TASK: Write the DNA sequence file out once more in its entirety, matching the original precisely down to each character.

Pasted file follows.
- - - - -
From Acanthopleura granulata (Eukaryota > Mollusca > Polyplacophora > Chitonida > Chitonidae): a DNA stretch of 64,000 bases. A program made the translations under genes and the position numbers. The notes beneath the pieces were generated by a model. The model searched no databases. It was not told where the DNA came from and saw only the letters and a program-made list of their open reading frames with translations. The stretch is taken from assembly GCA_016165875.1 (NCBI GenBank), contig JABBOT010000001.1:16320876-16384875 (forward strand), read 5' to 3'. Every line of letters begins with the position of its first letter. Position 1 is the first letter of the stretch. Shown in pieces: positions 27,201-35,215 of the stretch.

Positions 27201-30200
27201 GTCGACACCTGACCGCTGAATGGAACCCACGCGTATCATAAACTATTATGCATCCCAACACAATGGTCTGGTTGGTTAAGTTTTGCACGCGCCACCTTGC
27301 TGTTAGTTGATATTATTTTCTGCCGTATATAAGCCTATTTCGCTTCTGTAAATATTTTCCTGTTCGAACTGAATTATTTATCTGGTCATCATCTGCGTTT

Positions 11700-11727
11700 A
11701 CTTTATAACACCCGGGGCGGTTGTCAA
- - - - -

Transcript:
From Acanthopleura granulata (Eukaryota > Mollusca > Polyplacophora > Chitonida > Chitonidae): a DNA stretch of 64,000 bases. A program made the translations under genes and the position numbers. The notes beneath the pieces were generated by a model. The model searched no databases. It was not told where the DNA came from and saw only the letters and a program-made list of their open reading frames with translations. The stretch is taken from assembly GCA_016165875.1 (NCBI GenBank), contig JABBOT010000001.1:16320876-16384875 (forward strand), read 5' to 3'. Every line of letters begins with the position of its first letter. Position 1 is the first letter of the stretch. Shown in pieces: positions 27,201-35,215 of the stretch.

Positions 27201-30200
27201 GTCGACACCTGACCGCTGAATGGAACCCACGCGTATCATAAACTATTATGCATCCCAACACAATGGTCTGGTTGGTTAAGTTTTGCACGCGCCACCTTGC
27301 TGTTAGTTGATATTATTTTCTGCCGTATATAAGCCTATTTCGCTTCTGTAAATATTTTCCTGTTCGAACTGAATTATTTATCTGGTCATCATCTGCGTTT

Positions 11700-11727
11700 A
11701 CTTTATAACACCCGGGGCGGTTGTCAA